Thursday, July 28, 2016

Delivering a calf

We've known Maureen and Barbara, who run a farm near us, for over 40 years. Maureen is recovering from a broken shoulder (boisterous cattle!) so they needed some extra help to deliver a calf this afternoon.

It takes a lot of effort to pull the calf out during the final stages of birth ..... 

 .... especially when mum lays down.

 The new arrival .....

 ... carried in a big plastic bag to a deep bed of straw in its own stall

 It's a bull! They've promised to call it Phil ...

Mum looking very calm after the birth (she has done this before!) 

Drying the calf with a towel ....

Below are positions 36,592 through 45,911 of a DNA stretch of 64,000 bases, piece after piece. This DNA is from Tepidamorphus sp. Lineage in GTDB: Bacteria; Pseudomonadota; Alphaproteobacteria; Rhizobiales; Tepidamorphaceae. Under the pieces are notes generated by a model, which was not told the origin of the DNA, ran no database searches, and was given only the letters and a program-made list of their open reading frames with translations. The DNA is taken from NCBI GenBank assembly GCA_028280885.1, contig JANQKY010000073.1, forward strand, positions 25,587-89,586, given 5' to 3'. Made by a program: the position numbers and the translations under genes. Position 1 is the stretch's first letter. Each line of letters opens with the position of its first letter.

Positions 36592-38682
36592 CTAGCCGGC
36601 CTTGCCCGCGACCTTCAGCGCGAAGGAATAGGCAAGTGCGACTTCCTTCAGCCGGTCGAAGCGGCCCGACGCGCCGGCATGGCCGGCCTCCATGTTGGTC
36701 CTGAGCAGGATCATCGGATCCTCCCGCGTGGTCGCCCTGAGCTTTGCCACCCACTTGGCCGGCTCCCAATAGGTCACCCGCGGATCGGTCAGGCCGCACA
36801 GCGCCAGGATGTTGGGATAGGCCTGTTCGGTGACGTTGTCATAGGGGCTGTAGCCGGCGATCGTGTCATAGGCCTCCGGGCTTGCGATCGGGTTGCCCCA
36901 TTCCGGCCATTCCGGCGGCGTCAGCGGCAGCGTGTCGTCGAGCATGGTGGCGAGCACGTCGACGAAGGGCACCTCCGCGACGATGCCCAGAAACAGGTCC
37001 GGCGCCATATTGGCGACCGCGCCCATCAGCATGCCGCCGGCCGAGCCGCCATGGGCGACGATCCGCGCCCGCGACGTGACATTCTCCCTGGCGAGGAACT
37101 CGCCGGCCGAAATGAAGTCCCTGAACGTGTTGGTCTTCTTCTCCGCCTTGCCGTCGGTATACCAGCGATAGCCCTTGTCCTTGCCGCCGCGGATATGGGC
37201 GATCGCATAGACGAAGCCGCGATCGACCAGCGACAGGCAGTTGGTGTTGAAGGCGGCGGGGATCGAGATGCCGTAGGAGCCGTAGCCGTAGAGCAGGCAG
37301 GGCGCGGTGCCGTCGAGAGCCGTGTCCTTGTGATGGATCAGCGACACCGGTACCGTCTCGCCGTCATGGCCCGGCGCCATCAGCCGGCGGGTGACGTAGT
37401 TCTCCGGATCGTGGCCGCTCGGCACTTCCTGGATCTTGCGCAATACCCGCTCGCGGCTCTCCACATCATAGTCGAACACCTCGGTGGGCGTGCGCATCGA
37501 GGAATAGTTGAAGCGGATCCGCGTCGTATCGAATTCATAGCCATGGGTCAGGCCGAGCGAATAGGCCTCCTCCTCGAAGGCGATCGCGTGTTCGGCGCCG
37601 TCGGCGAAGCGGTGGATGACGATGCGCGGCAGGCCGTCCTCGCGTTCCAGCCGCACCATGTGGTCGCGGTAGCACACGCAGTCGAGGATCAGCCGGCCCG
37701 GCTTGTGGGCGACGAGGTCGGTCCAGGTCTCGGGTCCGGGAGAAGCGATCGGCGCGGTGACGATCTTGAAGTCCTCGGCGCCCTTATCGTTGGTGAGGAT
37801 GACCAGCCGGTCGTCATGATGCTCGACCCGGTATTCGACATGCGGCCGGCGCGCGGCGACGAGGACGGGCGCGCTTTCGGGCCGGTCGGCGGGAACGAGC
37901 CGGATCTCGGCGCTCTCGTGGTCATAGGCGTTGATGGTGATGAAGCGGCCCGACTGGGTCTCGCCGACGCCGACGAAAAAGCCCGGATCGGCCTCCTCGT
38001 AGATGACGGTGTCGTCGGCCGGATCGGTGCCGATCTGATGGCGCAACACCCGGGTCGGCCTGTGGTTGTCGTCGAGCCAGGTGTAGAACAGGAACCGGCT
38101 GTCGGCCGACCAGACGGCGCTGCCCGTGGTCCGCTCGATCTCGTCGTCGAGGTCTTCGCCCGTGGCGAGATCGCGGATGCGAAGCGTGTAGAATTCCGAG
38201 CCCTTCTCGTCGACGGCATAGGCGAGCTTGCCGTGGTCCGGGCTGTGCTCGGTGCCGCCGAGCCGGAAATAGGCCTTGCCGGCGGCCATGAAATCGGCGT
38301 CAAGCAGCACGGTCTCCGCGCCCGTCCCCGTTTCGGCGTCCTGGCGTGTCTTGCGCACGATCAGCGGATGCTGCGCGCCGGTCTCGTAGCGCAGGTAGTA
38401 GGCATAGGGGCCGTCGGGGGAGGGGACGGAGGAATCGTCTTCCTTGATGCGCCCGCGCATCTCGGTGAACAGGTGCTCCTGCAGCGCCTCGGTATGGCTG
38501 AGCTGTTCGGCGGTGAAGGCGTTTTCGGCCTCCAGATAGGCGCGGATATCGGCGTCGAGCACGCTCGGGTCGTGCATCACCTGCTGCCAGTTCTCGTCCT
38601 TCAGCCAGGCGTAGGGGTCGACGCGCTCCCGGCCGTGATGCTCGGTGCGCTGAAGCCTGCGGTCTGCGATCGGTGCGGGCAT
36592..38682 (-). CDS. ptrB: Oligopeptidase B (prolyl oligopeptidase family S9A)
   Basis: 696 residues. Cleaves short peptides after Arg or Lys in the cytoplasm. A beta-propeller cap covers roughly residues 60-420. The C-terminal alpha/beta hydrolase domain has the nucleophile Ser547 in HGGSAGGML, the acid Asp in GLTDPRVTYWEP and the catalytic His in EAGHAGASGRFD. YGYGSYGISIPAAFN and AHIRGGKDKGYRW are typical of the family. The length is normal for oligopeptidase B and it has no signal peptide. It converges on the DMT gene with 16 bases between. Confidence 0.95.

... then a first drink of milk ....

Here are a couple of older half-brothers, about 10 days old

A memorable afternoon

Tuesday, July 26, 2016

Solitary bee, just hanging around

Every afternoon for the last three days this little solitary bee has been hanging from the same grass floret in our garden, gripping with its jaws. Occasionally it flies over to a lamb's ear Stachys byzantina plant to feed on the flowers, then it returns to exactly the same spot.

I now know it's a fork-tailed flower bee Anthophora furcata

Thanks to the following on twitter, who all agreed on the ID
Africa Gomez @aBugBlog
Bumblebee etc. @wurflenii
Barry @scyrene

The wonderfully helpful naturalist community on Twitter are superb when you need ID help. They came up with the answer within 15 minutes of posting.

One of the interesting things about this species is that it nests in rotten tree stumps and we have several of those in the garden, with some few sawdust where something has been tunnelling into them. I'm hoping it it might be fork-tailed flower bees

Friday, July 22, 2016

Salty tales of Strand-line Plants